That one can have this notion of good before one’s mind shows that “good” is not meaningless. The idea that it names a complex that might be analyzed variously must be rejected because one can always ask about any proposed definition of good as complex, “Is X good?” and see that the subject and predicate were not identical. For example, suppose “good” were defined as “that which we desire to desire.” Although one might plausibly think that “Is A good?” means “Is A that which we desire to desire?,” one can again ask the intelligible question, “Is it good to desire to desire A?” However, substituting the proposed definition yields the absurdly complicated question, “Is the desire to desire A one of the things that we desire to desire?” Again, obviously this is not what one means, and direct inspection reveals the difference between the notions of good and desiring to desire. The only remaining alternative is that “good” is indefinable; it must be clear, however, that this condition applies only to what is meant by the adjective “good,” not to “the good”; were the latter incapable of definition and description, ethics would be pointless.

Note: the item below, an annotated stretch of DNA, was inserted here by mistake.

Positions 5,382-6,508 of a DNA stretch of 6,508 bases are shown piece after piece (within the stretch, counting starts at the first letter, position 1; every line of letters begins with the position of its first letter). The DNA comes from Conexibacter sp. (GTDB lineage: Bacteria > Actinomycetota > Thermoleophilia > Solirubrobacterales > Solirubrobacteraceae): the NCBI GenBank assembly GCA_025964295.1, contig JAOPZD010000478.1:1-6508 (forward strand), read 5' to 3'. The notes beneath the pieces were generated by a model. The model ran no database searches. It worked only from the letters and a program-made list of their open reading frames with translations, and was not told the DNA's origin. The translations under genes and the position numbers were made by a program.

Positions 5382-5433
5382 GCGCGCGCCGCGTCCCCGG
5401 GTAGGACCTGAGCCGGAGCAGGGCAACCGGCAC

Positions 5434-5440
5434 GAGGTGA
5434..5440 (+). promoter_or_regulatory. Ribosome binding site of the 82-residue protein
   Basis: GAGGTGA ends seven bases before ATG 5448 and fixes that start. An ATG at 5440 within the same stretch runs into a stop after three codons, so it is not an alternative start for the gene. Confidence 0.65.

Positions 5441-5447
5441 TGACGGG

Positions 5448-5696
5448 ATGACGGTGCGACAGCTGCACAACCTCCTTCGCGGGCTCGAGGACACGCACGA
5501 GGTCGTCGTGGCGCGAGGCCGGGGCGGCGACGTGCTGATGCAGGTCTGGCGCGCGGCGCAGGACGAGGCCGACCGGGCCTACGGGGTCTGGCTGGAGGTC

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Moore calls attention to another source of great confusion, the neglect of what he calls the “principle of organic unities.” This is the paradoxical but most important truth that things good, bad, and indifferent in various degrees and relationships may constitute a whole in which the values of the whole and parts are not regularly proportionate. Thus, it is possible for a whole made up of indifferent or even bad parts to be good, or for one containing only good parts to be indifferent or bad, and in less extreme cases, for parts of only moderate worth to constitute wholes of great value.
Crime with punishment may make a whole better than one of these two evils without the other; awareness of something beautiful has great intrinsic goodness, but the beautiful object by itself has relatively little value, and consciousness may sometimes be indifferent or bad. The relationship of part to whole is not that of means to end, because the latter consists of separable terms, and on removal of a means, the same intrinsic value may remain in the end, which situation does not obtain for part and whole. Failure to understand the principle of organic unities causes erroneous estimation of the value of a whole as equal to that of the parts.